Carrie is our People of the World editor and has just moved from Bali, Indonesia to Mendoza, Argentina. In this interview she tells us about living and running a business abroad and how she and her family are adapting to life in Argentina.
Tell us a bit about yourself
I am an American, currently living in Mendoza, Argentina. I love travelling and seeing the world and learning about new cultures- my goal is to see as much of the world as possible. I am also an entrepreneur/small business owner and mom to a two and a half year old boy with another baby on the way in July, so I keep busy!
Where do you live? Where are you from? If those are different, can you tell us a little about what inspired your move?
We just moved to Mendoza, Argentina about a month and a half ago from Bali, Indonesia. My husband and I are from New York, but have lived abroad since 2002. We started out in Barcelona, then London, then got more adventurous and lived in Rio and Montevideo for a brief while before moving over to Bali. Our first move abroad was to go to IESE business school in Barcelona, and then we fell in love with the life abroad. One of our goals is to teach our son Spanish and we love Argentina, so that is what prompted this most recent move. We do miss being home and seeing family, and one of the benefits of being in South American rather than Asia is the time zone (no more 13 hour jet lags!!) and ability to get home more frequently.
This week’s photo was taken by our contributor in Bali, Carrie, who says that these boats are used by fishermen and to get in and out of the islands. She says they are being used less and less. I hope they don’t disappear as they are beautiful.
Until I moved to a proper beach town, I didn’t really realize how different the beach culture is from country to country, or even city to city.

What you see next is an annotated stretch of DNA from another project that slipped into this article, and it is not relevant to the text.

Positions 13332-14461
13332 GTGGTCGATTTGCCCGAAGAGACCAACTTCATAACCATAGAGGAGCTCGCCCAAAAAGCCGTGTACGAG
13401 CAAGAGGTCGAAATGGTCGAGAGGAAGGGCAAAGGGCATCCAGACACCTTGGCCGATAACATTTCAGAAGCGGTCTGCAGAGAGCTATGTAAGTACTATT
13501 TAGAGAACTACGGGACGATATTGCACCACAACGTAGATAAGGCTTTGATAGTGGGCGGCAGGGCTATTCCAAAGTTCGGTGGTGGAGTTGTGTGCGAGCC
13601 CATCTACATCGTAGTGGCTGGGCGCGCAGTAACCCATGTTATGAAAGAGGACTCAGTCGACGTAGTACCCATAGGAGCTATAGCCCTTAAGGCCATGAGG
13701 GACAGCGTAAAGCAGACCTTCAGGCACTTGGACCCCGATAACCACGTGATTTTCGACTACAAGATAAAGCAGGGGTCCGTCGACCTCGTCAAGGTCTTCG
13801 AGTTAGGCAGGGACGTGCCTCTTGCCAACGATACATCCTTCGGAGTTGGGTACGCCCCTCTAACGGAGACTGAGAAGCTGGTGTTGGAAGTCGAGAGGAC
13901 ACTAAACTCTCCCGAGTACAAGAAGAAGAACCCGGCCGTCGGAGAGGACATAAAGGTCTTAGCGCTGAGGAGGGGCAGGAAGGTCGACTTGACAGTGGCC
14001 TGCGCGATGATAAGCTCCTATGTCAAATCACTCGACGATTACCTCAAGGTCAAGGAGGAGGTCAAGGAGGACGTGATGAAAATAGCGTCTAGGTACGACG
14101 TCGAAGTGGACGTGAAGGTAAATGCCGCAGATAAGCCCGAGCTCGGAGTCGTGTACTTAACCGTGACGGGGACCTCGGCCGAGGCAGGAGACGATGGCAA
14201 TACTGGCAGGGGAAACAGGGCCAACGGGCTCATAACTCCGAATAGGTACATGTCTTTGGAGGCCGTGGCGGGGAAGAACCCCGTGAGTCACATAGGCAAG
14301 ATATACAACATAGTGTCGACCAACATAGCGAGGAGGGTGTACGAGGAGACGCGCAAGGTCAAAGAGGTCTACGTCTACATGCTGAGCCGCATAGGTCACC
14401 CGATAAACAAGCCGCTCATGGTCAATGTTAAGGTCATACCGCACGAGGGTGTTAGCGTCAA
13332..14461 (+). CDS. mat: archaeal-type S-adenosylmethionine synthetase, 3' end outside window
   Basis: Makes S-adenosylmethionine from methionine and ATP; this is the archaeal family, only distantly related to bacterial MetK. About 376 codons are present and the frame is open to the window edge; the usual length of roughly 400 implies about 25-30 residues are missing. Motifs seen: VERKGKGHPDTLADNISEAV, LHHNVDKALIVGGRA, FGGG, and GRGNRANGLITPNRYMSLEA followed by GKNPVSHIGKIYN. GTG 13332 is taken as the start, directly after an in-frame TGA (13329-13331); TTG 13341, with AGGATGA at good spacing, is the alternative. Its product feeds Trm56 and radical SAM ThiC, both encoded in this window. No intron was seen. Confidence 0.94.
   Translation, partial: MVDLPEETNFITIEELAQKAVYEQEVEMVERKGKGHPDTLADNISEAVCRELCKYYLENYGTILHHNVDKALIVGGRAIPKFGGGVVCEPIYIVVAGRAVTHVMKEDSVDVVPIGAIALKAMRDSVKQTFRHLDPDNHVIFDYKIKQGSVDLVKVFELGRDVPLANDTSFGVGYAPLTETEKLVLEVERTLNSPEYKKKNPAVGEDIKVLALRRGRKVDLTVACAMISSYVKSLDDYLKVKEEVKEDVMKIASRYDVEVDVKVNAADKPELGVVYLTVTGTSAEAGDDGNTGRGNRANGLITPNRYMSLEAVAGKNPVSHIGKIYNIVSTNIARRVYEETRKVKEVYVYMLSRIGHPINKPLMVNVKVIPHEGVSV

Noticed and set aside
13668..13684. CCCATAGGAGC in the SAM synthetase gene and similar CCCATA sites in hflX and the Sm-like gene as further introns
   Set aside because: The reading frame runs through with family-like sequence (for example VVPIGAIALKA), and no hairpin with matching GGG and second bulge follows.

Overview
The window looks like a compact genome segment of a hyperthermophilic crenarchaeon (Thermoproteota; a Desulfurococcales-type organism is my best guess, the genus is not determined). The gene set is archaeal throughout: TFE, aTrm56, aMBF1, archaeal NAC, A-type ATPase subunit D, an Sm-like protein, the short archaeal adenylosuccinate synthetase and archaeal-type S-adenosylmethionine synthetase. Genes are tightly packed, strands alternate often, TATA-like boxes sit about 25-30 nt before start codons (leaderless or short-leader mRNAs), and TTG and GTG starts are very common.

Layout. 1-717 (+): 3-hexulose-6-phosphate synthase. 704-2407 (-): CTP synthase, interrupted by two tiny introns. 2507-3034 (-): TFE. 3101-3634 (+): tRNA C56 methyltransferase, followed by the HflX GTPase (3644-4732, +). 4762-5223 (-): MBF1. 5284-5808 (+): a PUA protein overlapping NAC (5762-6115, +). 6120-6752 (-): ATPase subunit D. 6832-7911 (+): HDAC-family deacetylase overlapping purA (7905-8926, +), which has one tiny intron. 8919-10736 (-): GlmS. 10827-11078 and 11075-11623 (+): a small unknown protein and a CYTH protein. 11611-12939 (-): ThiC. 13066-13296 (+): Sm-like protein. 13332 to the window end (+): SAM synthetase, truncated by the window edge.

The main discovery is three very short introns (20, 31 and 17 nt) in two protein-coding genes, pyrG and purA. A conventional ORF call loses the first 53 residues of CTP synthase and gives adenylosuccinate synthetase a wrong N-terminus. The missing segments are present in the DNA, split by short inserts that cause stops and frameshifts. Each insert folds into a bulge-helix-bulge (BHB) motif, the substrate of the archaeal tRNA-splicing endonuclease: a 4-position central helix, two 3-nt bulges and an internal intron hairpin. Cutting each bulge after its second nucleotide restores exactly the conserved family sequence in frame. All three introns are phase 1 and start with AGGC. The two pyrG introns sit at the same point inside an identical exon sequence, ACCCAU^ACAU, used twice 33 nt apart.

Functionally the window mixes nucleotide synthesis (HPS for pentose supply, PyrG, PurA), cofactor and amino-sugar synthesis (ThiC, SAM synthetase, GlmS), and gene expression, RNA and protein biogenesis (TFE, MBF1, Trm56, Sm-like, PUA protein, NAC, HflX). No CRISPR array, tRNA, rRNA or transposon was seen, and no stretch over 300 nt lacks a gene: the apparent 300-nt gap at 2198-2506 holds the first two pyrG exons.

In Ipanema, Rio, for example, the beach is for tanning and playing volleyball, for surfing and partying. In Sanur, Bali, the beach has its own personality- distinct and fantastic in its own right, but more quiet and subdued. It’s a place for a long walk, stopping to pick up flowers from the path; it’s a place to sit and have a long, lazy lunch of nasi goreng; to ride your bike and watch it all unfold. (more…)
I have recently become fascinated by the idea of TCKs, or third culture kids. What is a third culture kid? According to the TCK site, “a third culture kid is a “person who has spent a significant part of his or her developmental years outside their parents’ culture.”
The other definition on the site: “TCKs are the prototype citizens of the future.”
Being a third culture kid: the paradox of belonging to many cultures, and none at the same time
Although I had never considered it before and certainly never even heard the term until a few years ago, I myself am a third culture kid. I was raised in Mexico City, moved to the US in my pre-teen years. Even when living in New York, after returning from Mexico, I very much considered myself a part of the world as opposed to just an American. I was a bit surprised when I moved to Spain aged 26 and people there considered me so “American” when most of my peers back in the US considered me the opposite. It was almost like I belonged to both… and yet neither. My son, born in London to American parents, has been a bit of a migrant since his birth- first London, then Rio, then Montevideo, and now his longest run (9 months) in Bali, Indonesia. Although we adore Bali, we’re travelers at heart and this won’t be his last move, so he’s just as likely to spend his childhood years in South America as he is in Asia, or somewhere else altogether.
Our street scene of the week comes to us from Carrie, our contributor in Bali who sent in this photo from Sanur Bali, Indonesia.